These changes are causing the field of architecture to look more like the field of software design. Bruce Lindsey details the extent to which computer systems and particularly the Dassault CATIA CAD system have entered Gehry’s practice of architecture. The computer is used for simulations of the digital and physical models, direct detailing, computer aided manufacturing, coordination of the electrical, mechanical and plumbing systems, and as a framework for the operation of the building after construction. Gehry describes how his evolving process is changing the craft of building design and construction:
“This technology provides a way for me to get closer to the craft. In the past, there were many layers between my rough sketch and the final building, and the feeling of the design could get lost before it reached the craftsman. It feels like I’ve been speaking a foreign language, and now, all of a sudden, the craftsman understands me. In this case, the computer is not dehumanizing; it’s an interpreter.”
The significance of the changes that Gehry has made in his fluent design process shows up in the organizational interventions that the software is bringing to the building industry as described in Digital Gehry:
“Ultimately, allowing for all communications to involve only digital information, the model could signal a significant reduction in drawing sets, shop drawings, and specifications. This is already reflected in the office’s current practices where the CATIA model generally takes precedence (legal as well as in practice) over the construction document set. This is a significant change in standard practice where specifications take precedence over drawings and specified dimensions are subject to site verification. . . . . Glymph states that `both time and money can be eliminated from the construction process by shifting the design responsibility forward’. Along with this responsibility comes increased liability. When the architect supplies a model that is shared, and becomes the single source of information, the distributed liability of current architectural practice is changed.”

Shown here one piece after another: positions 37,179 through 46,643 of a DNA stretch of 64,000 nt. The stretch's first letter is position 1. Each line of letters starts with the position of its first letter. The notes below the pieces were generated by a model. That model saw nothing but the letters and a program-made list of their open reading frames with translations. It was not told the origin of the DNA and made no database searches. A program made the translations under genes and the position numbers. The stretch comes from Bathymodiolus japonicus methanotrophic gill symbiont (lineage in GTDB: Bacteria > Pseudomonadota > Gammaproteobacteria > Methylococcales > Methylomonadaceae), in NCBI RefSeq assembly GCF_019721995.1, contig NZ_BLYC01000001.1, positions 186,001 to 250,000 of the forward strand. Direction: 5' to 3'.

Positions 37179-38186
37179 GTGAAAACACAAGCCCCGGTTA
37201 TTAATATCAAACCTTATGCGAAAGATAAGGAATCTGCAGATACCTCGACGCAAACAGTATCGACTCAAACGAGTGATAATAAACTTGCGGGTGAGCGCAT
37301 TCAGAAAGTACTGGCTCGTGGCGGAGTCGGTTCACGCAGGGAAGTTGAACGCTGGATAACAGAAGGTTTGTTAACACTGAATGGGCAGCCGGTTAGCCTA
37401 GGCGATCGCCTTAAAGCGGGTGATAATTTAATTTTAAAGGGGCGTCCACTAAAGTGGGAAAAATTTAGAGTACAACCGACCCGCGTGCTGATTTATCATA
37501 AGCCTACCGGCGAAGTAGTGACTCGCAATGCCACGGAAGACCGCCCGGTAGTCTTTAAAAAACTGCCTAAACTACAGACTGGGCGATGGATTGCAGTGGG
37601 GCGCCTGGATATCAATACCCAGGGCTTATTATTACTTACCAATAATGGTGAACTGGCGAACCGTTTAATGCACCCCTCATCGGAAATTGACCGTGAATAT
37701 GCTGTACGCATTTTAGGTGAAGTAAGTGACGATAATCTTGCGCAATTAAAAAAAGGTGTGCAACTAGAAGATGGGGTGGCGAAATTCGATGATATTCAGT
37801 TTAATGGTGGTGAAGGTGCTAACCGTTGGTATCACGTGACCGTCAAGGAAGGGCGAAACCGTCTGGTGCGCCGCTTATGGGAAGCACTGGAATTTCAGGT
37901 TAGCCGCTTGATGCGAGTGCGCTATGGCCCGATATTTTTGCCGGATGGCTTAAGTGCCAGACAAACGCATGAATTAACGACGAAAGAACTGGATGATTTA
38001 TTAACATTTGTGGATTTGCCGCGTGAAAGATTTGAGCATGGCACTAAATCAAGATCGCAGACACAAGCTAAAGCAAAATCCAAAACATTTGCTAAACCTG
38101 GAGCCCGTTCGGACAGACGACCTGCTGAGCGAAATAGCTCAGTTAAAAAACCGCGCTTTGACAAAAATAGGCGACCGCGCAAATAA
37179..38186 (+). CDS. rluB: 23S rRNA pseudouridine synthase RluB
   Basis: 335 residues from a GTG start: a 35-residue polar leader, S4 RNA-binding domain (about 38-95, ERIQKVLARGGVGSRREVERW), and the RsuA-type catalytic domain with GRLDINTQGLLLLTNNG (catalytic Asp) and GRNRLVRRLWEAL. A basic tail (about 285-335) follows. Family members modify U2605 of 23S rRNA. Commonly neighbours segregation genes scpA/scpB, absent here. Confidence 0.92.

Building on the experience of Gehry, we see that this combined hard and soft design can shift forward into the area of operating a building as well. One software system can act as a shared repository and information refinery for the design, build, distribute, intervene and, now, the operate phase knowledge base.
I have a similar vision for this interactive resource that starts out as a Jupyter like “book” – Need Read Simulate Apply.
A new entrepreneur hears about the Know Now book and downloads it from the Kindle eBook store. She goes through the five-minute read at the beginning of the book like in Timeless Way of Building. She is interested and continues.